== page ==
• Not to be confused with saying too much or speculating
  • Only say what you know at that time

Tell it fast

  • It’s better to be the one talking about a crisis than having others mention it first
  • Helps control rumors
  • Allows you to take the high ground

Tell ‘em what you’re going to do about it

  • You owe it to your audiences to tell them what you’re doing
  • Outline the steps being taken to fix it and make people whole

Tell ‘em when it’s over

  • Nobody wants to reopen an old issue once it’s been resolved, but there are always those who want some level of closure

Get back to work

  • After the thrill and excitement of navigating a crisis, it can be hard to get back to daily operations.
  • Before too much time lapses, hold an internal post-action review to discuss what worked well and what should be ironed out before the next crisis

Time is of the Essence

It bears repeating. Getting accurate information to your audiences quickly is key to controlling your crisis message. However, having the most complete, most accurate explanation at that time should not be sacrificed for speed. It is possible to frame your messages without having the complete picture (most people know that it can often take weeks and months for the complete cause to be determined).

Share the information that you know is correct; when it occurred, how it happened, how you are going to make things right for customers, but add that it is early in the investigation and you will have updates. Promise a transparent process and then follow through on your promise. This can often be the difference between an incident that bubbles up and goes away quickly, and another that escalates into a brand-damaging crisis.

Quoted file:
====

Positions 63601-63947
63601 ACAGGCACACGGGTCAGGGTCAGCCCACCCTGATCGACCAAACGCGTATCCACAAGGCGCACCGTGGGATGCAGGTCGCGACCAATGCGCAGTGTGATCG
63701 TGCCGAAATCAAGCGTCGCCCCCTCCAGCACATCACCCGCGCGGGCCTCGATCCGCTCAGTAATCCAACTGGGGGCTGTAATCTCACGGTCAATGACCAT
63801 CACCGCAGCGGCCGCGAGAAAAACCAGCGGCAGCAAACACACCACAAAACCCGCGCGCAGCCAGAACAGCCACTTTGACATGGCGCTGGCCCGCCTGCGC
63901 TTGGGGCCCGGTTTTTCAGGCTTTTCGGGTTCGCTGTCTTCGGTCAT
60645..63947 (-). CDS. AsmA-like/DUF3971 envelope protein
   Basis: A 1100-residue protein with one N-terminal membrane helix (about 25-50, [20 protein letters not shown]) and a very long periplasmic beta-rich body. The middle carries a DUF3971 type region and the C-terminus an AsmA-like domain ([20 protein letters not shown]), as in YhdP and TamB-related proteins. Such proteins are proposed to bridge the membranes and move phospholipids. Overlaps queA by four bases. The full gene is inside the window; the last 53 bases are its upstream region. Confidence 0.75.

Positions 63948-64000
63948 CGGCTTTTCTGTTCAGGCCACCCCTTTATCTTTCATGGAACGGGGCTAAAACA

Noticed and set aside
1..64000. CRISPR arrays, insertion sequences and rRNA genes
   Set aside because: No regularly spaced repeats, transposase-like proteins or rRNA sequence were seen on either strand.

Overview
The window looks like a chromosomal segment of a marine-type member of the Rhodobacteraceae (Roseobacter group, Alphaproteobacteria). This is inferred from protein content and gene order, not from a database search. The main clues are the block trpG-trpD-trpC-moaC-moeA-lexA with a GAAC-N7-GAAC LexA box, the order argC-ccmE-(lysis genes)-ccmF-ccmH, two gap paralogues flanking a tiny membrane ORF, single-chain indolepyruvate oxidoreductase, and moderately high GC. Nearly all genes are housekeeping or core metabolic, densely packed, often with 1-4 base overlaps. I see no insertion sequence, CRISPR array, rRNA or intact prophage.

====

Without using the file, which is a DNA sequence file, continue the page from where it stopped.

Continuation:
Improve Your Security Awareness Training with SecurityIQ

Human error continues to be the primary factor when determining how a breach occurred. According to the Verizon 2018 Data Breach Investigations Report, 93 percent of all investigated cybersecurity events involved phishing or financial pretexting. And of those, email is still the hacker’s favorite distribution path.

InfoSec Institute’s SecurityIQ  helps prevent human error by teaching employees the skills they need to detect, avoid and report a cybersecurity threat. The program provides phishing simulation and security awareness training in one automated platform, and contains  a library of 1100+ realistic phishing simulations and more than 500 training modules. SecurityIQ can help you build and measure your entire security awareness program — and stay out of the crisis response business.

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Posted: January 15, 2019
Kristin Zurovitch
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Director of Corporate Communications, InfoSec Institute